Urban Runoff and Water Sustainability in Urban Design

The issue of conserving our environment is a complex one. While reducing our material usage, reusing what already exists and recycling other products are all valuable steps towards reducing the impacts of climate change, they cannot be the only strategies adopted in an integrated approach.

Urban runoff and water sustainability in urban design

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Sustainability is not just a matter of products. A holistic approach must also encompass how the built environment responds to its context and to its inherent natural processes. This is more important than ever, as extreme weather events become more frequent, placing extra stress on – and accelerating the degradation of – both our natural and built environments.

Australia has long been known for its capricious weather and extreme climate conditions, ranging from flash floods to extreme droughts in a seemingly narrow space of time. These extreme weather events have been exacerbated as a result of climate change, and have presented significant problems to the natural environment.

When heavy rainfall is paired with the rapid growth of our urban environments, one of the issues that results is urban runoff. Rain travels from roofs to gardens, footpaths, roads and carparks before landing in our stormwater network. On its way into the ocean, stormwater inevitably collects a number of contaminants which, in their final resting place, end up upsetting the delicate nutrient balance of our natural water table.

The harmful chemicals and substances that find their way into our stormwater system comes from any number of places. For instance, nitrogen and phosphorous from fertilisers, heavy metals such as zinc and lead from our roads, in addition to your standard-issue garbage and detritus. A city such as Sydney sheds 500 billion litres of stormwater into the ocean per annum – the equivalent of the water within Sydney Harbour – which has significant consequences for the water networks that sustain our natural ecosystems. Not to mention our drinking supply.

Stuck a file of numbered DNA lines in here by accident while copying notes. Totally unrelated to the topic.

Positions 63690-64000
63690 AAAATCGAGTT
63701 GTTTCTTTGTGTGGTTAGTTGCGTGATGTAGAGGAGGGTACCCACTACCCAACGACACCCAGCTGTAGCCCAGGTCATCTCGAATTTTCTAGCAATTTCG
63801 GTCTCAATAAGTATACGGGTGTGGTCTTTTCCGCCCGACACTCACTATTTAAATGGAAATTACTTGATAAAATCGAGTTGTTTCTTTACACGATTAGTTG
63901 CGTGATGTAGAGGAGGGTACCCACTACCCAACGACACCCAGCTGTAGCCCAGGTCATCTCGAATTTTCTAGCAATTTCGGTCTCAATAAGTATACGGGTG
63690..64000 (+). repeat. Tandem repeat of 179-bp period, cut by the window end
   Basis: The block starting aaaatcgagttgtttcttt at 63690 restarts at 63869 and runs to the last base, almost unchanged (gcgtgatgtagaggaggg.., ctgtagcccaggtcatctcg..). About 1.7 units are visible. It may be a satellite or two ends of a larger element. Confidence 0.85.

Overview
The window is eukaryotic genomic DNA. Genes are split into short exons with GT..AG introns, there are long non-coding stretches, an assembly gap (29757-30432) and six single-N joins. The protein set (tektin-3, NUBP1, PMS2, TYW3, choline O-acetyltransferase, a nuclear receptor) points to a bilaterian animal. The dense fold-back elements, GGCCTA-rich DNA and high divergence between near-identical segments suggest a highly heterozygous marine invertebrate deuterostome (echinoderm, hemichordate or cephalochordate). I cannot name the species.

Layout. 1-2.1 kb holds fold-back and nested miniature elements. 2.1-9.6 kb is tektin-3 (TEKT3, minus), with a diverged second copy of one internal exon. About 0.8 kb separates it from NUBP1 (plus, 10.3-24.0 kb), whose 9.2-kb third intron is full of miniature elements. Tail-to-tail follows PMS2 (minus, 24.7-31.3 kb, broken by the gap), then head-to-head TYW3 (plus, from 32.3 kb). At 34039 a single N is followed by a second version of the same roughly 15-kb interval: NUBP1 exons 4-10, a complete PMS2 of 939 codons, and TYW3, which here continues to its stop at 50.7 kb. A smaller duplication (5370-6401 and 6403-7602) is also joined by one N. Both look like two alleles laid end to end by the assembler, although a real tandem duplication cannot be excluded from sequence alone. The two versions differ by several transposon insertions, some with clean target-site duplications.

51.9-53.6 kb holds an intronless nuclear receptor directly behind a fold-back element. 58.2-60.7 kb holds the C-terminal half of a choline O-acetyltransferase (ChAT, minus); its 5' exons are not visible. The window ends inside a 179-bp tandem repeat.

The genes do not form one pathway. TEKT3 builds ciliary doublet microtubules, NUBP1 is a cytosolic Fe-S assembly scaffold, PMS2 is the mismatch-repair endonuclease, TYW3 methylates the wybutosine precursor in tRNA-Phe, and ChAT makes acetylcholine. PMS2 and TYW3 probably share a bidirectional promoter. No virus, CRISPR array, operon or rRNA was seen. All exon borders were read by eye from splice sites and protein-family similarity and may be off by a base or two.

In order to tackle this issue, Australia’s federal, state and territory governments have sought to adopt Water Sensitive Urban Design (WSUD) practices. Some of these include increasing natural water infiltration, promoting organic alternatives to fertilisers, herbicides and pesticides, and slowing the discharge of stormwater runoff. Increasing the length of time that stormwater takes to reach natural waterways allows for a longer filtration process, to remove the harmful pollutants and foreign bodies picked up in the initial stages of its development.

This article was originally published by Architecture and Design.

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